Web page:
I have long thought that is a huge problem, one can spot those woo-meisters (that you named) coming from miles away (given that this is my hobby). However, I recall a quackbuster many years ago (the name, sadly, escapes me) explaining that he became involved after he tried to find a patient (with a terminal illness) a promising clinical trial. It turns out- he was hoodwinked, his patient was ill-used, and he is (understandably) perennially angry. I wonder- if a responsible doctor was fooled, what chance do I have?

  22. #22 John Monfries
    March 4, 2008

    Orac wrote:

    “I am guessing you mean Avogadro?

    One more reminder: After three years of blogging I’ve decided that comments that do nothing more than correct typos or spelling errors are incredibly lame. My policy is now to delete them with extreme prejudice after I have corrected the error, if any.”

    Orac unfair to us pedants! (Yes, it’s “us”, and not “we”.)

  23. #23 Chris Noble
    March 4, 2008

    Orac wrote:

    Ah, but being a medical doctor is no guarantee that a person will “get it” when it comes to woo. After all, Deepak Chopra, Mehmet Oz, Andrew Weill, and many, many, other woo-meisters are also M.D.’s.

    I was wondering why so many MDs do turn to woo.

    Is it the false certainty that they get from woo? Deciding what the best action for a particular patient is from the mass of sometimes uncertain and conflicting experimental data must be a struggle for doctors to deal with.

  24. #24 Kerry Maxwell
    March 4, 2008

    Damn you Orac! You lured me into the trap of reading the comments on a woo friendly site! Now I have oatmeal running out of my ears.

  25. #25 tim
    March 5, 2008

    Quoted in the post above:

    If I talk about my experience, skeptics will dismiss that as “anecdotal evidence.” I understand their point of view. It’s where I started out. But look at it from my point of view for a moment. It’s like if I start a new garden. I plant some seeds and later plants come up. How do I know that any single plant is where it is because I planted it there? Maybe an animal moved that seed. Or maybe I’m sharing the garden and my neighbor planted that seed on my side. Perhaps. But when I look at my whole garden I can clearly see that it’s the garden I intended, or not. That’s how it is with homeopathy, both when considering a single improved symptom and a single successfully cured patient. Collective anecdotal evidence can be that obvious and compelling.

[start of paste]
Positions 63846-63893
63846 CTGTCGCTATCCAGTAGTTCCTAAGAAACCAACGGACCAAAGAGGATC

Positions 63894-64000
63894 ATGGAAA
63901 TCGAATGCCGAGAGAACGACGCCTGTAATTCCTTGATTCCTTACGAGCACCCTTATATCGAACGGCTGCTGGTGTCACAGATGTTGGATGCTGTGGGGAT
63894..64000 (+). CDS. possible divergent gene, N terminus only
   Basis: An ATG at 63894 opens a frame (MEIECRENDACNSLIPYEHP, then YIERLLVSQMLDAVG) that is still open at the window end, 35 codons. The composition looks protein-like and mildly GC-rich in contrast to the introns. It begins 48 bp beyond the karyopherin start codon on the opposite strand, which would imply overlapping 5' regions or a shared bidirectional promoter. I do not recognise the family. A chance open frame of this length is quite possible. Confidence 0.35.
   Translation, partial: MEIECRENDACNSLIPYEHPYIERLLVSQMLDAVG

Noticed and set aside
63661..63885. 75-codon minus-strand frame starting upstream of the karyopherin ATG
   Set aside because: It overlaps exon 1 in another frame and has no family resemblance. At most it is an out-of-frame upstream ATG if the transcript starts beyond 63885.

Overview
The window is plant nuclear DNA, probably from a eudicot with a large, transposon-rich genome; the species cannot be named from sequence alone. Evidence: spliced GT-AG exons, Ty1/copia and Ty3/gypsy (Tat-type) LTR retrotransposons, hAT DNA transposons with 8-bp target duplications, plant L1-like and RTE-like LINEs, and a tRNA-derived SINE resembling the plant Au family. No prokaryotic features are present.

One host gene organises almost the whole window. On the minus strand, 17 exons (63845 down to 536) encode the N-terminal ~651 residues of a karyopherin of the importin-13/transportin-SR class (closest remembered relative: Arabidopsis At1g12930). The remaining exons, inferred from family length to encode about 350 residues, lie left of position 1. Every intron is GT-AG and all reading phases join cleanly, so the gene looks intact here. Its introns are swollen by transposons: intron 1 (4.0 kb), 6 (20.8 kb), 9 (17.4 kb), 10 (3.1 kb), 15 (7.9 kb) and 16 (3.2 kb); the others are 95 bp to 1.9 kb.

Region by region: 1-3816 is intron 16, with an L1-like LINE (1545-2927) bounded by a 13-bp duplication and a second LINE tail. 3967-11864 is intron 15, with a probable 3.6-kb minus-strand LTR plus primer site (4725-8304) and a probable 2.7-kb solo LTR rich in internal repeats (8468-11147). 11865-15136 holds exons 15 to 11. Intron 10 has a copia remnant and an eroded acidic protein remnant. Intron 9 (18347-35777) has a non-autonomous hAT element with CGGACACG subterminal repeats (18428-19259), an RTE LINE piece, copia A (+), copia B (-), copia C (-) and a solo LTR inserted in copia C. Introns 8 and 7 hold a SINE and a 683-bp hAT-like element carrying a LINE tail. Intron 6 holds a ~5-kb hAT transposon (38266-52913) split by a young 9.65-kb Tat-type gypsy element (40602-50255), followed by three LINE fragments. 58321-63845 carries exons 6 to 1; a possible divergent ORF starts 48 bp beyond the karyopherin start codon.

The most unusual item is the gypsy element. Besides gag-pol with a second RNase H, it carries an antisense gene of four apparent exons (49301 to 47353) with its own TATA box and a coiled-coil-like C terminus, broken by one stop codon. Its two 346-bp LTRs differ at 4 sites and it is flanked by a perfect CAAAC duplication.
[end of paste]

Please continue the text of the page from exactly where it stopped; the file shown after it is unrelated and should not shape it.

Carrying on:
I’ve read this odd analogy over several times and what I get is this: Even if an outcome is the result of some unknown agent external to the procedure, if it is an outcome I (homeopathy) intended, then I (homeopathy) get to take credit for bringing it about.

    I can see where double blind studies (or rationality) might put a crimp in his methodology.

  26. #26 Chris Noble
    March 5, 2008

    “Frontier Science” is the flip side of “Paradigms in Crisis”.

    ID, psi and homeopathy are frontier sciences where the confirming results are always just around the corner.

    Evolution, materialism and HIV/AIDS are paradigms in crisis that are always just about to collapse under the weight of all the “anomalies”.

    Any minute now! Just you wait!

  27. #27 gimpy
    March 5, 2008

    Thanks for the plug DrAust. Now the homeopaths have implied that my willingness to argue with them is a personality flaw and I suspect my ex-girlfriends may agree but while I doubt that I will ever change their minds I may change the minds of ambivalent individuals considering using homeopathy.
    I also share Orac’s incredulity that some MDs would turn to the dark side of woo but personally I am more disappointed in research scientists who rely on the the tools the scientific method has equipped us with but are willing to disregard them when it comes to homeopathy. The likes of Benveniste, Milgrom and Roy haver much to answer for.

  28. #28 Dr Aust
    March 5, 2008